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Outdoor photographs reality or deception?

By By Otha Barham / outdoors editor
May 24, 2002
There they are, posing in glowing colors on the pages of outdoor magazines. Groomed anglers holding up huge bass dripping lake water from their tails in droplets sparkling like diamonds; their starched shirts ablaze in a flower bed of brilliant sponsor patches. The scene is kaleidoscopic!
Hunters hover over fallen elk barely wrinkling the creases in the legs of their canvas safari pants and smiling broadly from beneath the brims of un-smudged felt cowboy hats.
Campers hold shining pans of scrambled eggs and perfectly aligned bacon slices over campfires that don't smoke and don't smudge the pans.
Who are these people? When I pull a bass from the lake, it will likely have a slimy string of moss draped over its head and almost certainly won't be of a size to warrant a photograph. My line will usually be tangled around my tennis shoes – the ones that look like they have been soaked in used motor oil. The only patches on my shirt will cover holes torn by barbed wire fences or briar vines.
My photo albums show me posing with big game animals in clothes that survived my wife's attempts to throw them out last century. I am holding up antlered heads with grimy hands, smudged with everything from tree sap to plain dirt and with nails broken from clinging to rimrock ledges during the stalk. Strings of sweaty hair hang at odd angles beneath crumpled fedoras and baseball caps.
Smoky Campfires
Photos I have made of cherished campfires show billowing smoke and blackened pans. Coffee pots sit helplessly engulfed in flames and smoke, requiring serious search and rescue efforts to salvage a cup of coffee.
So who are these people on the slick pages of outdoor magazines? They are fakes, that's who/what! We are talking not only posed shots, which is okay because photographers need to make a living too. But the bulk of them must surely be computer enhanced, air brushed, transposed etc., etc. Kevin VanDam did not catch that lunker bass in the starched and ironed shirt he is posing in. Jim Zumbo, grinning over a bull elk, changed his floppy baseball cap for that immaculate black Stetson that he must carry along in a box strapped to a pack horse.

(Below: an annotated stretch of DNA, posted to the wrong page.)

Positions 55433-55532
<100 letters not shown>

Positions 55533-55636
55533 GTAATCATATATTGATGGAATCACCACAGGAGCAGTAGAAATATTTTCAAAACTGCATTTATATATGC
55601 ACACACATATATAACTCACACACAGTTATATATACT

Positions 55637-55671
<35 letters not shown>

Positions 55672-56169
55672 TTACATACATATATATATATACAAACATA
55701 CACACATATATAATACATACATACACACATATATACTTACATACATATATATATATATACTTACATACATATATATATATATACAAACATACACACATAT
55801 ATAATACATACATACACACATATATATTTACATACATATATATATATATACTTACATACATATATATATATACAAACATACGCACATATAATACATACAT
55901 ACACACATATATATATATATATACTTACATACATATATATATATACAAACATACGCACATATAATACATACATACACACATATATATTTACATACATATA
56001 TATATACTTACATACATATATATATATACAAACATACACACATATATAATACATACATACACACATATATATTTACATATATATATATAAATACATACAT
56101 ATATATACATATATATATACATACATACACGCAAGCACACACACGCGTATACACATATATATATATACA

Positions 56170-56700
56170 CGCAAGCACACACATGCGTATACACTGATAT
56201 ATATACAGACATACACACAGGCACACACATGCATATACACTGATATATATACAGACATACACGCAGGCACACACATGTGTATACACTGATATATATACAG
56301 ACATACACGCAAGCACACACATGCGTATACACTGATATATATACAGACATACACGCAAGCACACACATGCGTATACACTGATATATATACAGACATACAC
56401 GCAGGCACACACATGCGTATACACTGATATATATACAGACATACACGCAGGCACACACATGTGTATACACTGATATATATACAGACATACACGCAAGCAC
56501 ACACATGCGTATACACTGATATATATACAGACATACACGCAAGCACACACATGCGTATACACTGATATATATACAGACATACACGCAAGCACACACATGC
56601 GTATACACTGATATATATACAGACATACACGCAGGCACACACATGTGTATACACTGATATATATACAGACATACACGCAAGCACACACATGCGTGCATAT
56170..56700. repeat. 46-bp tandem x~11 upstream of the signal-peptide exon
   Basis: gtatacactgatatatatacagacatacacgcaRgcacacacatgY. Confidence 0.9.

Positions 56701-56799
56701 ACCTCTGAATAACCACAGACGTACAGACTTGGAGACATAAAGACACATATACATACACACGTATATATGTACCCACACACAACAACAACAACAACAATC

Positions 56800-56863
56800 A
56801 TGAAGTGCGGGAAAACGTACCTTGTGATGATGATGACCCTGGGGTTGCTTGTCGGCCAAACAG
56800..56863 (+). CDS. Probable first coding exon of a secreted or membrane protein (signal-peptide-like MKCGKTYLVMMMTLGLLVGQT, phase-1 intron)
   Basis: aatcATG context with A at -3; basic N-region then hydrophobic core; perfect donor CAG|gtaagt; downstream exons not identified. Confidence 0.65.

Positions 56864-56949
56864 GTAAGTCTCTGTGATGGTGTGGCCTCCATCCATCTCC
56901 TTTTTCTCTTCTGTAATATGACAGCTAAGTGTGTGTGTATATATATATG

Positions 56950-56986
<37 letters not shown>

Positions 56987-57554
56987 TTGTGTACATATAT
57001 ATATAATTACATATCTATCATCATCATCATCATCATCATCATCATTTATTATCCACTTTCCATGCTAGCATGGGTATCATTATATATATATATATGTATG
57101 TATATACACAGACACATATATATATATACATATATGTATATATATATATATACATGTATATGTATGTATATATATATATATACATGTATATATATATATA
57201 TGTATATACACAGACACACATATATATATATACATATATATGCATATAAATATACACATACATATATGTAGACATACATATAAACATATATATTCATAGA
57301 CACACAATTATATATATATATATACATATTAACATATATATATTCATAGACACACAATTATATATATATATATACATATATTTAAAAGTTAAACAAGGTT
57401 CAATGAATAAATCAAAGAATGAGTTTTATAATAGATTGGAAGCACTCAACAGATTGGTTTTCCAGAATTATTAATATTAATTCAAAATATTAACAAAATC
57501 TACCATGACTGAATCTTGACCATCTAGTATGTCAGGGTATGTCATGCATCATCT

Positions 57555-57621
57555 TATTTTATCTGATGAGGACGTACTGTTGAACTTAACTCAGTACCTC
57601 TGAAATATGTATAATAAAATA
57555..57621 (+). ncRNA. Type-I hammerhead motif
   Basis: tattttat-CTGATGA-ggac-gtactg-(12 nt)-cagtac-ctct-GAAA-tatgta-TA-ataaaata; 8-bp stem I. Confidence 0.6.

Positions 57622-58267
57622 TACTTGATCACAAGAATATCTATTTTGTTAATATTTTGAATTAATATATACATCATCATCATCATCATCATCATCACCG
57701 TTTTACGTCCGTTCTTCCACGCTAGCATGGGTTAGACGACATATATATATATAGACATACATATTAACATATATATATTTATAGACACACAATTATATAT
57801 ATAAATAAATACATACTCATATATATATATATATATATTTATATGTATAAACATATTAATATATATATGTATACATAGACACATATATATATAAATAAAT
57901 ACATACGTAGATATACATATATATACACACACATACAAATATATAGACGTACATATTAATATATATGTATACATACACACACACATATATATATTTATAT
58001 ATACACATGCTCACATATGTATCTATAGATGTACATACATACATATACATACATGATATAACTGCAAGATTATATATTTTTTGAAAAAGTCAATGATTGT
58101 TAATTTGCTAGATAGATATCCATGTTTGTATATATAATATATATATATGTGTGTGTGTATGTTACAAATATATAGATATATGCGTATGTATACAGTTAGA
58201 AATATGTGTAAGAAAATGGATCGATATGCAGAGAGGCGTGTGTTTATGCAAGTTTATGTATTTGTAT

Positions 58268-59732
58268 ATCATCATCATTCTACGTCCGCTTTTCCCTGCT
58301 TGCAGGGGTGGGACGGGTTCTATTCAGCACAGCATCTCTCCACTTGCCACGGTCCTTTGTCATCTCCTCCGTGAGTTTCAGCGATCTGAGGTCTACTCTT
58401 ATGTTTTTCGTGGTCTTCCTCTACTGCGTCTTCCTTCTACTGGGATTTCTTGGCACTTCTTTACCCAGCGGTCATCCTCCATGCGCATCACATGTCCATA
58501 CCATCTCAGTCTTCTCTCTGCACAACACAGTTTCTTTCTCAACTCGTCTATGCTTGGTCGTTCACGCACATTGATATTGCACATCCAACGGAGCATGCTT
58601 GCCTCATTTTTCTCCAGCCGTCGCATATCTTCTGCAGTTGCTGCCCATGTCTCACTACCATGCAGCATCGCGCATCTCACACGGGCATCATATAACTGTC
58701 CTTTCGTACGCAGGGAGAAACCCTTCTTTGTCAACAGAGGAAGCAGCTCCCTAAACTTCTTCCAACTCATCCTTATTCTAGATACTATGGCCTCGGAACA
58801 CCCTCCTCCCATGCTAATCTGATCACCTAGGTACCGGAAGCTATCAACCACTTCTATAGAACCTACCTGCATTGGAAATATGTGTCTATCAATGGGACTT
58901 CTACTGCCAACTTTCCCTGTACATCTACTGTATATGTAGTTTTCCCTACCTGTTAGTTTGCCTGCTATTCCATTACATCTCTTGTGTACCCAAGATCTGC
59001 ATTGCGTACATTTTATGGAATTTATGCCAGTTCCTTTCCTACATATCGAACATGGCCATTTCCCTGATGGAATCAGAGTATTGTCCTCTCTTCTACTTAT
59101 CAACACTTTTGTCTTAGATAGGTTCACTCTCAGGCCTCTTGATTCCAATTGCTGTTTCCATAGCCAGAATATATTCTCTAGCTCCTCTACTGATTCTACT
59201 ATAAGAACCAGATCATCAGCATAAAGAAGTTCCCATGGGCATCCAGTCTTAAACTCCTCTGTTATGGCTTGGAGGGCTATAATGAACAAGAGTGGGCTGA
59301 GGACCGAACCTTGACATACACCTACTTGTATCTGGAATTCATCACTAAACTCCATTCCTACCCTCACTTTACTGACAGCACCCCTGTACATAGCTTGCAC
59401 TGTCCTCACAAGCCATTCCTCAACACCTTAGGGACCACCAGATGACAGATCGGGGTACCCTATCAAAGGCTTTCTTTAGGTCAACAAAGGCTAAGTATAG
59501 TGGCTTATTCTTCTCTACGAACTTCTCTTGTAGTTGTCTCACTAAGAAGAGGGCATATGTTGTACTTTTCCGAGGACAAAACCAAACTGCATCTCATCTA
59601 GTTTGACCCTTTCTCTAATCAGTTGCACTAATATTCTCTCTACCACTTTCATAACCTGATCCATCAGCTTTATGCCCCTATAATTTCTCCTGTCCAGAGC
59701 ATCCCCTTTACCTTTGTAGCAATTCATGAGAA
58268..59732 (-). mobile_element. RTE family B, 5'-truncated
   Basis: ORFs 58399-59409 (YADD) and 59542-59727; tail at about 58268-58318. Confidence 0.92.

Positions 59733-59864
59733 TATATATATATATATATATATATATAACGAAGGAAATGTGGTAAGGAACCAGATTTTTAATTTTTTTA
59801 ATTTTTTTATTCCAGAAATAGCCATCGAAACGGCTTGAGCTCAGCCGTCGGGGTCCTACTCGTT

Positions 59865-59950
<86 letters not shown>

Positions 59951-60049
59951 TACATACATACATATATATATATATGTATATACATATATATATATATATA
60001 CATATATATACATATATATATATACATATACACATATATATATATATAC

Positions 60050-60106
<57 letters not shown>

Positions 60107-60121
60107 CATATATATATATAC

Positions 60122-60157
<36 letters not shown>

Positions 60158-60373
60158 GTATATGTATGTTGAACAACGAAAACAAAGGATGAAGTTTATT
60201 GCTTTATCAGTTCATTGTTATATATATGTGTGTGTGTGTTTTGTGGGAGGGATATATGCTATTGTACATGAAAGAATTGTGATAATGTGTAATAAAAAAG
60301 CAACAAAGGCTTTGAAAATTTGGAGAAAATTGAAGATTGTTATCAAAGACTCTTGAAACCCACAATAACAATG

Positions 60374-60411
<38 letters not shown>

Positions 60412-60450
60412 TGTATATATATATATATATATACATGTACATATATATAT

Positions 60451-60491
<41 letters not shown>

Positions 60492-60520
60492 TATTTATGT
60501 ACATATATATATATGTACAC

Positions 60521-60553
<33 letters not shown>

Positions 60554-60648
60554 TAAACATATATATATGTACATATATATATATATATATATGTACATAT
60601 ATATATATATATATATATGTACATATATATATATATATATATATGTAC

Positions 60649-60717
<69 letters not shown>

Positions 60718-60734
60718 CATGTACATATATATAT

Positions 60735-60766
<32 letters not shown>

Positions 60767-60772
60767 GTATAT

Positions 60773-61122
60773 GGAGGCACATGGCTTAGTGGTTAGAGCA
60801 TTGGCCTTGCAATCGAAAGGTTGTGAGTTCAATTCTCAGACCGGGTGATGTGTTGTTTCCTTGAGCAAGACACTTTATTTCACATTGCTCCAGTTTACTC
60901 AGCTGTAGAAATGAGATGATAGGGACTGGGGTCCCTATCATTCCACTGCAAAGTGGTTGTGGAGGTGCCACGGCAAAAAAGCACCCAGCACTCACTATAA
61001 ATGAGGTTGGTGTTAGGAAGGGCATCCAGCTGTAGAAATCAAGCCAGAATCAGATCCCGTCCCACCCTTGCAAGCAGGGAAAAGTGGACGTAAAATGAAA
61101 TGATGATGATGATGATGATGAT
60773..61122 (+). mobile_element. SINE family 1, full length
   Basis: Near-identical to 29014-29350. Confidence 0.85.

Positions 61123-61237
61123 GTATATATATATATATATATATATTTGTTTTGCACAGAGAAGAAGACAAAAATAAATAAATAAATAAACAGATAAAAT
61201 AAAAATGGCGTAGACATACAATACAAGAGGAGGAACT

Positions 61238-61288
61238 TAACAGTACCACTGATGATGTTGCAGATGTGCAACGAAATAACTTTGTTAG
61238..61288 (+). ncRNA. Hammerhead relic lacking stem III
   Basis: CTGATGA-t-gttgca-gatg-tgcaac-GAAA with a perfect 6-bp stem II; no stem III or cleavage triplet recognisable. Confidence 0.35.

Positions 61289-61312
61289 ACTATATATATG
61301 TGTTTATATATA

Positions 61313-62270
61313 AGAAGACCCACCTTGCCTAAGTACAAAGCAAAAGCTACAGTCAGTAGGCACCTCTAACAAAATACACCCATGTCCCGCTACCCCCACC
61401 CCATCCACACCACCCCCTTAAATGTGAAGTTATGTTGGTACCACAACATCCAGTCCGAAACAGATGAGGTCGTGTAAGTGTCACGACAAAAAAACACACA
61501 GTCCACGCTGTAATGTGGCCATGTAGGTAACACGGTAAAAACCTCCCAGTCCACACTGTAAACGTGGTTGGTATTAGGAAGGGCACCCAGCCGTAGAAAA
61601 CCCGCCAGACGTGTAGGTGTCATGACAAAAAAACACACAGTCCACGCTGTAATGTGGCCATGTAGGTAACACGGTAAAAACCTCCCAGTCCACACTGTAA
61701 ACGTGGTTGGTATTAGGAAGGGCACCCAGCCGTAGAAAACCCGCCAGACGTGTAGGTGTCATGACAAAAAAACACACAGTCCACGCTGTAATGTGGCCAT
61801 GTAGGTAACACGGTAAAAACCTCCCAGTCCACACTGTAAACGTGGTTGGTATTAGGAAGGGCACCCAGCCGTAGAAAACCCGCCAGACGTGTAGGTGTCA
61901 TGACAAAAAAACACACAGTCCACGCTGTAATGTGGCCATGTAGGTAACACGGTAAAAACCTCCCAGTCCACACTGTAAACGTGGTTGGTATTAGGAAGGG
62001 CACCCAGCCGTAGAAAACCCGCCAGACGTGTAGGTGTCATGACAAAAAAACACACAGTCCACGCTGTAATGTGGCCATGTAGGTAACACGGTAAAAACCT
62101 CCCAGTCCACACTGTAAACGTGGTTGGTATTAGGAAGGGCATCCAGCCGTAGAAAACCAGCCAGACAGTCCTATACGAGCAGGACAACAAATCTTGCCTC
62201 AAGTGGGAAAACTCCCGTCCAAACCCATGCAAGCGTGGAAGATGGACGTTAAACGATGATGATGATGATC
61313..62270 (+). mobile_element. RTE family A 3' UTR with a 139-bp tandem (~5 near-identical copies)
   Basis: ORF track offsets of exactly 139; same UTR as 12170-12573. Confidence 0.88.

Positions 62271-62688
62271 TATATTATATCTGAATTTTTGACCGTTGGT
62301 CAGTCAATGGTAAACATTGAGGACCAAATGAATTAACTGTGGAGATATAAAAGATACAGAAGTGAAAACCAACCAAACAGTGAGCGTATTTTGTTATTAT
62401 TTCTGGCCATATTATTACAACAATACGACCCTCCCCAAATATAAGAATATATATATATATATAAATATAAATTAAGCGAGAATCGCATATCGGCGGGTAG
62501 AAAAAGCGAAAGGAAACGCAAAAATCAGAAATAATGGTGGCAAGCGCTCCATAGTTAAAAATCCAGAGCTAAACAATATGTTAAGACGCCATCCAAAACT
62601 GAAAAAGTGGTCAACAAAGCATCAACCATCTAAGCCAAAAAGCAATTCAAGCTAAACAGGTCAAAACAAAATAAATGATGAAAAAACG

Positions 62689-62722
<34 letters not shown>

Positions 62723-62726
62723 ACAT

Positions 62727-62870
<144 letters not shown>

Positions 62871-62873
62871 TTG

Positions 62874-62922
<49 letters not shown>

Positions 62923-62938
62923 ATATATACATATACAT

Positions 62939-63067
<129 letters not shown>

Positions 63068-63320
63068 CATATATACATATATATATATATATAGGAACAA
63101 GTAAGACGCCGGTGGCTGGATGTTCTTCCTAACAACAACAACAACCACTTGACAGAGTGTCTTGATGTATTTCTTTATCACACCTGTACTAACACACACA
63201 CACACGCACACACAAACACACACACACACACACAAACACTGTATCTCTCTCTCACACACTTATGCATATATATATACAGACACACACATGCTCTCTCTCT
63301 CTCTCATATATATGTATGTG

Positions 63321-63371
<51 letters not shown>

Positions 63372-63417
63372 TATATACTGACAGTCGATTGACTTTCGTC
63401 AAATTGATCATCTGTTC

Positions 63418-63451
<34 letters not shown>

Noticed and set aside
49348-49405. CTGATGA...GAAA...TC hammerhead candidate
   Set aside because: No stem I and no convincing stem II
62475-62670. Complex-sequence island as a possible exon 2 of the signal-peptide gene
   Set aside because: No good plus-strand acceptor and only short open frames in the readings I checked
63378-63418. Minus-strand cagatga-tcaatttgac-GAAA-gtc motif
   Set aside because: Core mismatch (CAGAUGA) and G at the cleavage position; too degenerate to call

I wonder too if some of the photos are doctored by cutting out the faces of the real posing models and inserting the heads of the desired sportsmen. They all just look too clean.
Look, it is hot out on the lake and one sweats. Clothes go limp and hair stings down your face and frizzles up in every direction. Fish slime gets on everything, certainly your shirt and pants.
When you finally get that bull elk on the tenth day of a hunt, you are worn out and it shows in a photograph. No one I know shaves on an elk hunt, yet how many shots do you see in the magazines of hunters with a ten day growth splotched with leaf fragments and elk blood? And that arrogant smile? A real elk hunter's smile projects as much relief as anything else.
Self Doubt
If anyone wants to try to convince me you can fish for eight hours and look like you just came from makeup or crawl over mountains for ten days and look like a catalog model I will at least listen. I am open minded here, because I have a friend who wears creased pants and high collar shirts when fishing with me, and my photos of us show him looking pretty good after a long day bassing.
My friend looks sharp after days in the deer woods too. I always thought he was just strange, but I must admit he usually catches or bags just as much as I do. And there he is in the photograph, looking dapper standing beside me in my crumpled hat and baggy pants.
And I admit I have witnessed women anglers by the dozens fish tournaments day after day in blazing sun and come to the weigh-ins looking like movie stars – ear rings, lipstick and all, and with every curl in place. Until now I figured it was just because they were women – you know, neater and all.
I guess these thoughts have raised a little self doubt. You don't suppose I too could look neat at the end of my days outdoors. Could it be just me and those of like failings?
Well, maybe so. But I'm not ready just yet to wear a starched shirt fishing or a new Stetson hunting and worry about mussing them. It ain't me.

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